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Student Event Spotlight

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  • On Monday, February 14, at 4:15 pm is A talk by Vaibhav Saria as part of the Queerness and Performance in South Asia Series, called “Giving Dignity, Restoring Shame: Hijras, Trans, and Passing.” Vaibhav Saria is an Assistant Professor in the Department of Gender, Sexuality, and Women’s Studies at Simon Fraser University.
  • On Tuesday, February 15, at 12 pm is The New Polarization in Latin America. This online event will have speakers from Columbia University, Amherst College, the University of Chicago, and Cornell University.
  • On Tuesday, February 15, at 6:15 pm we are Celebrating Recent Work by Arden Hegele. Their new book, Romantic Autopsy, considers a moment at the turn of the nineteenth century when literature and medicine collaborated to develop interpretive analogies that saw literary texts as organic bodies and anatomical features as legible texts.
  • On Tuesday, February 15, at 7 pm is The End of the Village: Planning the Urbanization of Rural China. Nick R. Smith’s recently published book, The End of the Village: Planning the Urbanization of Rural China, explores the contested implementation of a radical new approach to urbanization in the municipality of Chongqing. Drawing on the book’s findings, this interdisciplinary panel brings together leading scholars of Chinese urbanization to discuss the ongoing transformation of China’s urban–rural relations.
  • On Wednesday, February 16, at 2 pm is Book Talk. Imię Ojca/Im’ia Bat’ka (The Name of the Father). This bilingual volume is a collection of Anna Frajlich-Zajac’s Polish-language poems compiled and translated into Ukrainian by poet Vasyl Makhno. The event will feature readings by Frajlich-Zajac in the original Polish and by Makhno in Ukrainian.
  • On Wednesday, February 16, at 7 pm is Japan’s New Stock Market. Hiromi Yamaji, the President & CEO of Tokyo Stock Exchange, Inc. will discuss the reforms to Japan’s stock market, which are expected to have far-ranging consequences.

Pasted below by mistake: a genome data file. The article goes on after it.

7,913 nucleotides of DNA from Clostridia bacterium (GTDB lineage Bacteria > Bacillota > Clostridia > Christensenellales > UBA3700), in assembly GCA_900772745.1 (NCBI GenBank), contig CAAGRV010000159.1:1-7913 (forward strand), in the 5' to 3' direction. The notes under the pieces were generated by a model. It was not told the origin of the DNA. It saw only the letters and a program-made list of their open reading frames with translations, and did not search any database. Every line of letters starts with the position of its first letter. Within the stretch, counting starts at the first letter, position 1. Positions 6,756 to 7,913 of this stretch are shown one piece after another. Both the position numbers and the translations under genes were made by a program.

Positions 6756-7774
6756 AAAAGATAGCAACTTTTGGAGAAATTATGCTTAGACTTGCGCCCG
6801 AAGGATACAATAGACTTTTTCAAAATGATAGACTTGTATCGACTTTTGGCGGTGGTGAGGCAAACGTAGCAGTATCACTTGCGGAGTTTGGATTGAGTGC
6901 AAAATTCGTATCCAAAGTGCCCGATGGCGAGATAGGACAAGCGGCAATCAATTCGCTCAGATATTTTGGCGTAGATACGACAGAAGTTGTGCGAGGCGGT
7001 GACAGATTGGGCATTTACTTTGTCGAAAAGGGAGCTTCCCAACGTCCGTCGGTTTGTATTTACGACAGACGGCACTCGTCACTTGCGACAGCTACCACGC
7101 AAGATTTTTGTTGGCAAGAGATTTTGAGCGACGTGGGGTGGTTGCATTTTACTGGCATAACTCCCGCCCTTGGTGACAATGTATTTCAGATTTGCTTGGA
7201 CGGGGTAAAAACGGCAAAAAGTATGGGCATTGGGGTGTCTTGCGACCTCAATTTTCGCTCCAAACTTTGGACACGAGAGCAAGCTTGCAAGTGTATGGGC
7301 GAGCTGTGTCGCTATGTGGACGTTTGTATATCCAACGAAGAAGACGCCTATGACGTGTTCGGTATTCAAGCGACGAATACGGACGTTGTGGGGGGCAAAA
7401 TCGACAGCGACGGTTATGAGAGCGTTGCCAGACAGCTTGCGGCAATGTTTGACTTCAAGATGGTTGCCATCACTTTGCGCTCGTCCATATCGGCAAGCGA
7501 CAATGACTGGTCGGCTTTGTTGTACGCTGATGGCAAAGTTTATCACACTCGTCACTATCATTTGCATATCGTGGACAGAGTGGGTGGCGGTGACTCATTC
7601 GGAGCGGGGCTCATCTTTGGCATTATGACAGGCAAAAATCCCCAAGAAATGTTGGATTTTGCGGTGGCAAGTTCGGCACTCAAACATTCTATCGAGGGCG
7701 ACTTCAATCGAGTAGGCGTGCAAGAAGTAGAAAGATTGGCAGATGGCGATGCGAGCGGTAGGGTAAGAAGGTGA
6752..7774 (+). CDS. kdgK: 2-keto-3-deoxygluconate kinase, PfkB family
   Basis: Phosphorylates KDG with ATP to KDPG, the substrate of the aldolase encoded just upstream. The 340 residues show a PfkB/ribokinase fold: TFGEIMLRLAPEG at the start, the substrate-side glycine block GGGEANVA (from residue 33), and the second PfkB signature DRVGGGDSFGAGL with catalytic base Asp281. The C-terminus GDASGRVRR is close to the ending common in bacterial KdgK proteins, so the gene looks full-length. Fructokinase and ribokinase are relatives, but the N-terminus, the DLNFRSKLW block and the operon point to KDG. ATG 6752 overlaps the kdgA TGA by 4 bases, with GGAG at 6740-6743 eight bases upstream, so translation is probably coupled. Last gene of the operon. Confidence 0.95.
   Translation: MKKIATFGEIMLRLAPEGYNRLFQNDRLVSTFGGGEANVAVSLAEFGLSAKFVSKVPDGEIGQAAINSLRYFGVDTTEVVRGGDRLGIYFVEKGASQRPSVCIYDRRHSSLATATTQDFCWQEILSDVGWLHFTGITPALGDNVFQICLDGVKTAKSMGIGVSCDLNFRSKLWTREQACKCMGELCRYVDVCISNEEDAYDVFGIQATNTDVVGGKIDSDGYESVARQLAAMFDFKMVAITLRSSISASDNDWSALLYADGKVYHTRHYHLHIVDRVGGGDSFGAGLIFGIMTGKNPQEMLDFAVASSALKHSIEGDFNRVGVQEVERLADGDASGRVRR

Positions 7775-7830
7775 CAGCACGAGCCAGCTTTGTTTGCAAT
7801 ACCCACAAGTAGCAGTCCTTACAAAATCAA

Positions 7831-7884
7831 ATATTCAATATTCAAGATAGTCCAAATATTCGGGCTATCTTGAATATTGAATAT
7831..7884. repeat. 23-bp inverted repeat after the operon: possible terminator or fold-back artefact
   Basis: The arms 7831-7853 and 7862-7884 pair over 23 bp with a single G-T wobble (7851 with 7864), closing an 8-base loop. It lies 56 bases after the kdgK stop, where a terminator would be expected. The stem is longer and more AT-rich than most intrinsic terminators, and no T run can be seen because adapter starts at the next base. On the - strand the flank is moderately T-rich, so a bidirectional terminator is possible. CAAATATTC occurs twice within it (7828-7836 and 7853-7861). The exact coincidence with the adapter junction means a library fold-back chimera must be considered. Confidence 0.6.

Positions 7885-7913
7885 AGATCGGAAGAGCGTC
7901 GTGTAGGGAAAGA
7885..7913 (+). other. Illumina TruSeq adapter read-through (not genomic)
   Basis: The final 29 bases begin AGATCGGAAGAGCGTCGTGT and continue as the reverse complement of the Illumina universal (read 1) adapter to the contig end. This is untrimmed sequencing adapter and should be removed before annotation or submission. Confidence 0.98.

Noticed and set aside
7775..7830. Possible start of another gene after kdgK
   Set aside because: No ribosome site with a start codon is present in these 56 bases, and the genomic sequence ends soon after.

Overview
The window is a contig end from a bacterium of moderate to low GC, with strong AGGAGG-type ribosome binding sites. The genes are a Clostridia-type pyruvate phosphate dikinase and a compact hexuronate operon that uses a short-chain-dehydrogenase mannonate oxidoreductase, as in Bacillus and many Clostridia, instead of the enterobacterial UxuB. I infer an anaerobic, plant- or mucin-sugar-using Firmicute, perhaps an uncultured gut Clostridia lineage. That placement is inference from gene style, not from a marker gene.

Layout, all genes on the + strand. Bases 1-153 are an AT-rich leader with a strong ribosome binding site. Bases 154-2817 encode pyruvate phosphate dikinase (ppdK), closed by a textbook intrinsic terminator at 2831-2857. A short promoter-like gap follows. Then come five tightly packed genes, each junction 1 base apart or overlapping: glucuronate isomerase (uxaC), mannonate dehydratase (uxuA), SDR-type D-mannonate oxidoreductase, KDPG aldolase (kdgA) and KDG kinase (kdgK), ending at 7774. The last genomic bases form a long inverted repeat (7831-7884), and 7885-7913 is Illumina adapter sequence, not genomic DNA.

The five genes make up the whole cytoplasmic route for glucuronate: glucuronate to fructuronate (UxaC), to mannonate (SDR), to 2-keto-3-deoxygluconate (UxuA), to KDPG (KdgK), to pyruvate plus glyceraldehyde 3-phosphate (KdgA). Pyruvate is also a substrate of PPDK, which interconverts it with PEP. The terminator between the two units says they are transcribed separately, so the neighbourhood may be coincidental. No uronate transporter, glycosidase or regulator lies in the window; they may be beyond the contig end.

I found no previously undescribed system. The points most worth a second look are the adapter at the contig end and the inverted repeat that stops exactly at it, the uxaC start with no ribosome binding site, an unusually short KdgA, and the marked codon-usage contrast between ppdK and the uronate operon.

• On Thursday, February 17, at 12 pm is Violence, Politics, and the Graphic Novel. Image-text forms—like comics, caricatures, etc.—have long been a venue for depicting historical violence in wartime propaganda or in stand-out examples like Francisco Goya’s woodcuts. Since Art Spiegelman first made waves with Maus, graphic novels have become an important venue for representing historical violence. This panel brings together several eminent specialists in comic and graphic novels studies and French and Comparative Literature.
  • On Thursday, February 17, at 6 pm is Indigenous Futures. This will be a Q&A panel event with four Indigenous climate activists, which will focus on Indigenous perspectives on climate change and create a space where Indigenous voices are centered within the climate conversation. Right now, Indigenous communities protect 80% of the world’s biodiversity, and Indigenous technologies are used in climate adaptation efforts; however, Indigenous activists are seldom given the same platforms and support as white activists. 
  • On Friday, February 18, at 12:30 pm is Feminist Anthropologies in Mexico. Feminist Anthropologies in Mexico: Epistemologies, Ethics, Practices, and Diverse Looks is a collective effort that embodies a powerful conversation between anthropologists from various institutions, regions, and generations. This book presentation and roundtable will discuss epistemological models that emerged in the ’80s and methodological approaches, such as collaborative dialogues.

Street where people told me a wall is (where is the wall) via Wikimedia Commons